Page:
You maintain a trustworthy relationship with them. You understand your boundaries, but you also build a connection that lies on a foundation of mutual respect of each other’s time and knowledge. Having three trusted media sources with a targeted audience will always be far better than picking and choosing from a curated list.


  • Do you know which media outlets or publications will automatically pick up the story?

Not usually! If you’re not counting the relationships you’ve already built up with some reporters, it’s mainly about research. Whatever the topic of the release (or angle) determines the audience and therefore determines the outlet and even reporter’s beats that you would send to. If you send a clean, clear and good release, with a newsworthy topic, you are more likely to count on getting a pickup here and there. The follow up is just as important as the initial send.


  • What is the biggest win in your PR Career?

Getting a small interior designer onto HGTV and into Joanna Gaines’ publication, Magnolia Journal. It was all from a chance phone call and it worked!


  • In what ways do you feel like Marketing and PR benefit each other?

At a PR agency, all you are doing is securing PR coverage for a client. You don’t need to work off of other systems, other departments working on the same client. Your sole goal is to take their product, service, story, idea, or concept and get media coverage without spending any of their money to secure that coverage.


In an advertising or marketing agency, being in a PR role tends to get more measurable, because you’re working with other departments on one client and their work often ties in with yours and there is oftentimes a benefit to having extra departments working on a common product to help you sell it more efficiently and you are now more privy to the inner workings of a client, versus just what they convey to you in a PR-only contract consultation.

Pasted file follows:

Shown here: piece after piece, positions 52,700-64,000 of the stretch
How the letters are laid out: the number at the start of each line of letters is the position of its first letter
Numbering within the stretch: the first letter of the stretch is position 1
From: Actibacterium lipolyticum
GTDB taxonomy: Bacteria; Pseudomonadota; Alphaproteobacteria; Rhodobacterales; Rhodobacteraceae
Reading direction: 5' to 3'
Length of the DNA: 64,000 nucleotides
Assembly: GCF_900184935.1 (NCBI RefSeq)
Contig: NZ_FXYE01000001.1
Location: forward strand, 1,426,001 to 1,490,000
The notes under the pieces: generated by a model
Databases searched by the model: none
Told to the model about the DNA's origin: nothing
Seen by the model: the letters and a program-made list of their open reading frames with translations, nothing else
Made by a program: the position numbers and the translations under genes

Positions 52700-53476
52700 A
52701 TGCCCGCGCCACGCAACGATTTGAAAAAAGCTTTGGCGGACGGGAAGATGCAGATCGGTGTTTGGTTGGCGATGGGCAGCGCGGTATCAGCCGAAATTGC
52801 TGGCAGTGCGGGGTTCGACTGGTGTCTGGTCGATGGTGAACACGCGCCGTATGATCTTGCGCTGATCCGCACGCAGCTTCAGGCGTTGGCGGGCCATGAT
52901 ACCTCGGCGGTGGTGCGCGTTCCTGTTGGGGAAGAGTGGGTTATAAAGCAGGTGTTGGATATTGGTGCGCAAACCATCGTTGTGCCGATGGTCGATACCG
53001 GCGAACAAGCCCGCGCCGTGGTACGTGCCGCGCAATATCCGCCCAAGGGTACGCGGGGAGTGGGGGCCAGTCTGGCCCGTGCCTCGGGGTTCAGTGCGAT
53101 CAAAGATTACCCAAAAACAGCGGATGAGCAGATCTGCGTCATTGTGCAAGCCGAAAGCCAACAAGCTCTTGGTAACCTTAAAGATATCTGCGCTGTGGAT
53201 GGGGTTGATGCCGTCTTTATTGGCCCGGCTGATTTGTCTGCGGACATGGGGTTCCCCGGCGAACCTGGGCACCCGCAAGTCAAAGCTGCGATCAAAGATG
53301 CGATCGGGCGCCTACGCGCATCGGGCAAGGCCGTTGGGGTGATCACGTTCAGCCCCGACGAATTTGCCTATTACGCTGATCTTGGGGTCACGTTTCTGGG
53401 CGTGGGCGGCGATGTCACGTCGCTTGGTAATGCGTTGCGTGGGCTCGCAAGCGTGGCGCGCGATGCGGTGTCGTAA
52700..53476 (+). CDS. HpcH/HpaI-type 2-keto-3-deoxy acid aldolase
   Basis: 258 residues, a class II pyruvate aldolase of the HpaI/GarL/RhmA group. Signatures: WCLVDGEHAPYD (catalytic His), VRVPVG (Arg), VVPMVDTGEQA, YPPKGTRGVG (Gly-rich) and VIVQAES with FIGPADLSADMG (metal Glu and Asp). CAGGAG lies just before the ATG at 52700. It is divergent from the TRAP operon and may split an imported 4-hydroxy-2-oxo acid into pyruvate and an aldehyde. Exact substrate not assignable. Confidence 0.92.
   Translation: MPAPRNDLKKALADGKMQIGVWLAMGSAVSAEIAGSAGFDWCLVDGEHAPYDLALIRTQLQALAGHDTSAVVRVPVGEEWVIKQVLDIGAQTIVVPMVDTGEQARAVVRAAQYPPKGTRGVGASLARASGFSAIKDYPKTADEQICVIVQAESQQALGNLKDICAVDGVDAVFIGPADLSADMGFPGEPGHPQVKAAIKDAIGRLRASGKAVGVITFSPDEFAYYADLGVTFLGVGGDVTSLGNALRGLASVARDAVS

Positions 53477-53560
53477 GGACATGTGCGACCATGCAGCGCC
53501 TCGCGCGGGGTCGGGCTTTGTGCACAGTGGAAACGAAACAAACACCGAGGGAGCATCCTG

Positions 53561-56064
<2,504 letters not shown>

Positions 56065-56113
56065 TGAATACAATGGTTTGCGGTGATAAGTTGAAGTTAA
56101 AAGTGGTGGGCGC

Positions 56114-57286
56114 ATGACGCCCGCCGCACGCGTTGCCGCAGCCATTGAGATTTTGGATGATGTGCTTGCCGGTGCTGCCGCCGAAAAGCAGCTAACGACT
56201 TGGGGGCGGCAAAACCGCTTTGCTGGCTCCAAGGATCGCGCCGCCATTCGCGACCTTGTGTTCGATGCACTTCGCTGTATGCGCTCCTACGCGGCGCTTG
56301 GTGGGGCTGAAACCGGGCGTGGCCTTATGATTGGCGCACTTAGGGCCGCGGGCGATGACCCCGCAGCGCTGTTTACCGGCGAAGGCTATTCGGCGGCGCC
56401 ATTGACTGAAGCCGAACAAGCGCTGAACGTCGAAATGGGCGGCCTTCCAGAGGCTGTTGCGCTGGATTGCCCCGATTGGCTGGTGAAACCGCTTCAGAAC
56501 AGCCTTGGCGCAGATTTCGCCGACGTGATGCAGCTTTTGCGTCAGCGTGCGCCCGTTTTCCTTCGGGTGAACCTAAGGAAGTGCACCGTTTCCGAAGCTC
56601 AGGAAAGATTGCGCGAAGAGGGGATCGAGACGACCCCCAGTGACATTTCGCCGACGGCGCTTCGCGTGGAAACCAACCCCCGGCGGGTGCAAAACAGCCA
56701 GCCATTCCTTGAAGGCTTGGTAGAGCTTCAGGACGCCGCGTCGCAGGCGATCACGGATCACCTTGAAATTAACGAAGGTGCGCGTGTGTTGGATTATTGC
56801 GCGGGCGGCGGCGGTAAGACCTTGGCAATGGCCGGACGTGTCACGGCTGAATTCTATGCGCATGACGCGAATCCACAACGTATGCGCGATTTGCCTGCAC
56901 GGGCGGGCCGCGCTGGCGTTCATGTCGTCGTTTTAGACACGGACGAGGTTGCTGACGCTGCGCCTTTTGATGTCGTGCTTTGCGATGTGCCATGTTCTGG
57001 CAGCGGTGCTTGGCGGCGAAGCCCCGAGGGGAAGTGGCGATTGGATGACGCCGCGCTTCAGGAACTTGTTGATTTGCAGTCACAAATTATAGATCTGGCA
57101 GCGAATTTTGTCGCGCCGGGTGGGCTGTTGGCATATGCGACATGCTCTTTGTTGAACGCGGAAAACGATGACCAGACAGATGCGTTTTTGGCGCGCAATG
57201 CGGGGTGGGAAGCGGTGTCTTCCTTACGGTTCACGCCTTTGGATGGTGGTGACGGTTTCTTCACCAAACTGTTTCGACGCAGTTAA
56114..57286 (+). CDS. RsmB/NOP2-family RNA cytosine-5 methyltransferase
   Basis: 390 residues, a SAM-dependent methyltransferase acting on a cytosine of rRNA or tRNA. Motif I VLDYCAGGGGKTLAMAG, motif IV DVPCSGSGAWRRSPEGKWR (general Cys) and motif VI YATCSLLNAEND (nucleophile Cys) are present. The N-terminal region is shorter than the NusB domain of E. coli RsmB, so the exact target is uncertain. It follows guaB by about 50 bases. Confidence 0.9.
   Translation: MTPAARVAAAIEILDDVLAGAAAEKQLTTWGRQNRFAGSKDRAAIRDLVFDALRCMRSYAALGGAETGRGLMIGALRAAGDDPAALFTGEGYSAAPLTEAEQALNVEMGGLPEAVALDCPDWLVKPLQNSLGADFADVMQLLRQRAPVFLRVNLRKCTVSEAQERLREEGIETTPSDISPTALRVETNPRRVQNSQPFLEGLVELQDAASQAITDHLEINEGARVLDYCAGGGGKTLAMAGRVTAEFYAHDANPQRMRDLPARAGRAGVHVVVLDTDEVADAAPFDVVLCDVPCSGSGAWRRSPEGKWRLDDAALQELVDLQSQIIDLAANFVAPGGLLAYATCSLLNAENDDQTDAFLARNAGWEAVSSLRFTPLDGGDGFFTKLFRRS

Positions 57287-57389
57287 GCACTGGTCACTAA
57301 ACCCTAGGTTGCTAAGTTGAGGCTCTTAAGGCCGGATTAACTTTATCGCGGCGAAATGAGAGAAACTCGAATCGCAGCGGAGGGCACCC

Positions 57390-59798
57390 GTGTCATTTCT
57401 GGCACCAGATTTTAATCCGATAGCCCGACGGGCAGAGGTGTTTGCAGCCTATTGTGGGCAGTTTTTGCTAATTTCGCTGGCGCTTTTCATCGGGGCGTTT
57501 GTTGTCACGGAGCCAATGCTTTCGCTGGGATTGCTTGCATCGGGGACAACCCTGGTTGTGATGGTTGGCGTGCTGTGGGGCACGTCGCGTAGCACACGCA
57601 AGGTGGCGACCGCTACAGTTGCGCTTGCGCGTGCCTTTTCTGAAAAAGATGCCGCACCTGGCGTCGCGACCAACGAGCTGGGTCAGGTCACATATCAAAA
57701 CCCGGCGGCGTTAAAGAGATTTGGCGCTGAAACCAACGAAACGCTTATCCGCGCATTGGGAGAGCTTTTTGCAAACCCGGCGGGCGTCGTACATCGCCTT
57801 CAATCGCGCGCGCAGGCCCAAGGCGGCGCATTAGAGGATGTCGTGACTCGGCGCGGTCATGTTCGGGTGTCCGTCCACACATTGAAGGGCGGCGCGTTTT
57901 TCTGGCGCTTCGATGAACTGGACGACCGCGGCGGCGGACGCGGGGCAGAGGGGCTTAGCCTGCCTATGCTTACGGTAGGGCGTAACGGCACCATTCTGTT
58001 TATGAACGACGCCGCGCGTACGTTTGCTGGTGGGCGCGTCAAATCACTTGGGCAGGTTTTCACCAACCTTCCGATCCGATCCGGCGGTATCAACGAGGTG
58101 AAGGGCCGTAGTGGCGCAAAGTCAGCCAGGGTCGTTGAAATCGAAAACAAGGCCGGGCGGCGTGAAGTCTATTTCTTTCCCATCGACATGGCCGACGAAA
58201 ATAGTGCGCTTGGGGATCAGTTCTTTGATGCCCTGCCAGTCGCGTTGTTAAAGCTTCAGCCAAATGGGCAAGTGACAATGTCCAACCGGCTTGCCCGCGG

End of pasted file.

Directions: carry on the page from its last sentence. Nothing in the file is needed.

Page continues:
• How does your role best serve our clients (PR-wise)?

I think clients love PR because it’s earned media. I best serve clients because I tell their brand story in a way that makes people want to write about it and tell others and those people listen and tell their friends. Really, my role best serves our clients PR-wise because I get to orchestrate their story in the media and work with others to get them discussing the brand rather than the brand being the voice for a price.


  • Marketing and PR-wise, how do you see you and your role progressing the next 6 months to a year?

I think PR is still a new and emerging piece of the puzzle that old age advertising agencies didn’t ever recognize as a very real and happening avenue of marketing. PR used to be in the industry of fashion, beauty, the elite and prestige branding. Recently, it has been adopted into the world of strategic communications and has had an influence on branding, storytelling in an advertise-first world and can only grow.


With an influx of news now being consumed across social media channels, PR has become more of a bridge for communication and an ally in Crisis Management. I think the inclusion of a PR professional within any agency setting is imperative in a time that news is consumed at a more rapid pace than history has ever seen it and getting the story right the first time is the only important thing. To not build a strong PR team within the next year or two is to a company’s detriment the minute misinformation or a crisis occurs.


From Kaitlyn’s insights, we can all agree on one thing: Marketing-driven PR works! Marketing is a game that is ever-changing, and to succeed at this game you must adapt. This adaptation is reliant on creativity, hard work and execution. Stagnation and complacency are off the table.


Putting in the proper leg work to meet your client’s objectives is the ultimate prize for anyone in the industry and utilizing the tools necessary to achieve this is what separates the good from the great. Public relations and marketing aren’t new by any means but combining the two in an effective manner can be the missing piece to your puzzle; for now!